The 2019 “Wellbeing” Budget was launched recently with much fanfare, not least because a significant proportion of the budget was earmarked for mental health expenditure.
A $1.9 billion package has been allocated over five years across a range of portfolios including health, education, corrections, justice and housing, namely:
At first glance, this expenditure looks impressive.
However, since 1994 there have been 50 (yes, 50) reports into the poor state of mental health services and outcomes in New Zealand, for no meaningful improvement in mental health service delivery over this time.
No-one is measuring the outcome effectiveness of the money being spent, or the quality of service delivery for people receiving mental health services.
Formal measurement of client feedback is nothing new, but it’s both virtually non-existent within mental health services in New Zealand, and a seemingly unwelcome topic of discussion within the mental health sector.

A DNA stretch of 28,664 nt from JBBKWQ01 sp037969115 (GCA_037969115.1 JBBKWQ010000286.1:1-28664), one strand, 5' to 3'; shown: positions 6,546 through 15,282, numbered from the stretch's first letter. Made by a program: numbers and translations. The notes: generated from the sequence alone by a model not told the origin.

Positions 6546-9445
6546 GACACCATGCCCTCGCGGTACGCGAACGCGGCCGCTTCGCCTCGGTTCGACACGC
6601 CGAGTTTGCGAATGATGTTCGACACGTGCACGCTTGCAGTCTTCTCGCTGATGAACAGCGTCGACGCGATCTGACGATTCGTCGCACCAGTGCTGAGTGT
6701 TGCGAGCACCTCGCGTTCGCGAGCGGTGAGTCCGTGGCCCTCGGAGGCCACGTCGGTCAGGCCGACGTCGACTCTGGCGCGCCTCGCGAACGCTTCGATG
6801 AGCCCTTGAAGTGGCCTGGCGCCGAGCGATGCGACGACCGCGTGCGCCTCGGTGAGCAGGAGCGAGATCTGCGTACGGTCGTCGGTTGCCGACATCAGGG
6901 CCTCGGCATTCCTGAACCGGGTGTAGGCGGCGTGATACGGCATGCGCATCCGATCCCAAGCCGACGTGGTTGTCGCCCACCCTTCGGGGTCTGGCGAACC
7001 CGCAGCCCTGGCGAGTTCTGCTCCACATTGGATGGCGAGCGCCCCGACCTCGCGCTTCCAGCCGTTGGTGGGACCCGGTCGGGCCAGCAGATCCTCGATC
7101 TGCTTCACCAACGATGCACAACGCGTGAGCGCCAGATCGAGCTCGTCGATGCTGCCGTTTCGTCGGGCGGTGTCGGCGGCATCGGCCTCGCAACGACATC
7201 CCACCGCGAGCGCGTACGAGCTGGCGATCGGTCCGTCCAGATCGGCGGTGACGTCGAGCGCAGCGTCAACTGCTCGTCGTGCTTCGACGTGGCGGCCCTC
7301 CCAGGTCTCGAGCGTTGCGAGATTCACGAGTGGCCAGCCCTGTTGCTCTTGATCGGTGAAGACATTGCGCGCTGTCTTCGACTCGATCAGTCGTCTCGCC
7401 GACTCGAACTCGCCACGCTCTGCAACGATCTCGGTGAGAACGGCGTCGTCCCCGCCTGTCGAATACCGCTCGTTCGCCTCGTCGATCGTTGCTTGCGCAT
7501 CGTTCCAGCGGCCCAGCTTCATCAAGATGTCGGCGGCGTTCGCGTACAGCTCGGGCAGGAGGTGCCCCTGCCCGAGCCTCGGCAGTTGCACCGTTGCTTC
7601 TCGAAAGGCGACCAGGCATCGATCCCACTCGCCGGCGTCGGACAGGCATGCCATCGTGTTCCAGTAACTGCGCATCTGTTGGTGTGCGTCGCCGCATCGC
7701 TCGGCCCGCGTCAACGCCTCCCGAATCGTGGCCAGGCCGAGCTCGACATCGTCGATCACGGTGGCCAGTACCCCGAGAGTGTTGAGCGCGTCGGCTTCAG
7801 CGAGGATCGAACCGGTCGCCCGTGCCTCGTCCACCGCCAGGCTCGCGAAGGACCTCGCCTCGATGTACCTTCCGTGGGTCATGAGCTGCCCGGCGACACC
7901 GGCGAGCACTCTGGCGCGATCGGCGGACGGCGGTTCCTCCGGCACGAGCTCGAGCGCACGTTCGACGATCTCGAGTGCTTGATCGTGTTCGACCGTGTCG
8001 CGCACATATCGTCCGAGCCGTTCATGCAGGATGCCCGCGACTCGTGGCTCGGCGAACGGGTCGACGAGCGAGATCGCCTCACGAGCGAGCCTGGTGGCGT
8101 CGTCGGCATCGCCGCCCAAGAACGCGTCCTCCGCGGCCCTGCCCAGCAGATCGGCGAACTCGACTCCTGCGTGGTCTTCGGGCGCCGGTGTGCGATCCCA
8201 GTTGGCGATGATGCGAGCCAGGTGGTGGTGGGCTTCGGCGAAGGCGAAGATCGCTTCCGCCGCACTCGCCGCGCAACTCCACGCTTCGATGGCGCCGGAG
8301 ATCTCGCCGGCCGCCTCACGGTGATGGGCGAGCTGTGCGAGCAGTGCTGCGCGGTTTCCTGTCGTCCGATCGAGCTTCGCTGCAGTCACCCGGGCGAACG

Apparently, while it’s legitimate for a Denny’s Restaurant to seek client feedback on its $8.50 budget breakfast, clients of publicly funded mental health services don’t get to have a meaningful influence or say on the services that they are on the sharp end of receiving.
The thinking and practice of not formally measuring client outcomes in the mental health field belongs in the dark ages, and needs to change if the above budget figures are to have any reasonable opportunity for success.
Evidence-informed policy is important as well.
For example, some critics of the 2019 mental health services budget claim that it will take several years to train sufficient people to work in the sector.
It doesn’t take “several years” to train someone to work effectively with other people in mental health – the outcome evidence reveals it takes around 50 hours.
But no-one in Government seems to be reading the outcome evidence – mores the pity.
Steve is the Director of Relationship Matters Ltd. He holds two applied Bachelor's degrees (Counselling & Addiction) and a P.G. Dip. in Applied Social Practice. Steve is married with two children and lives in West Auckland.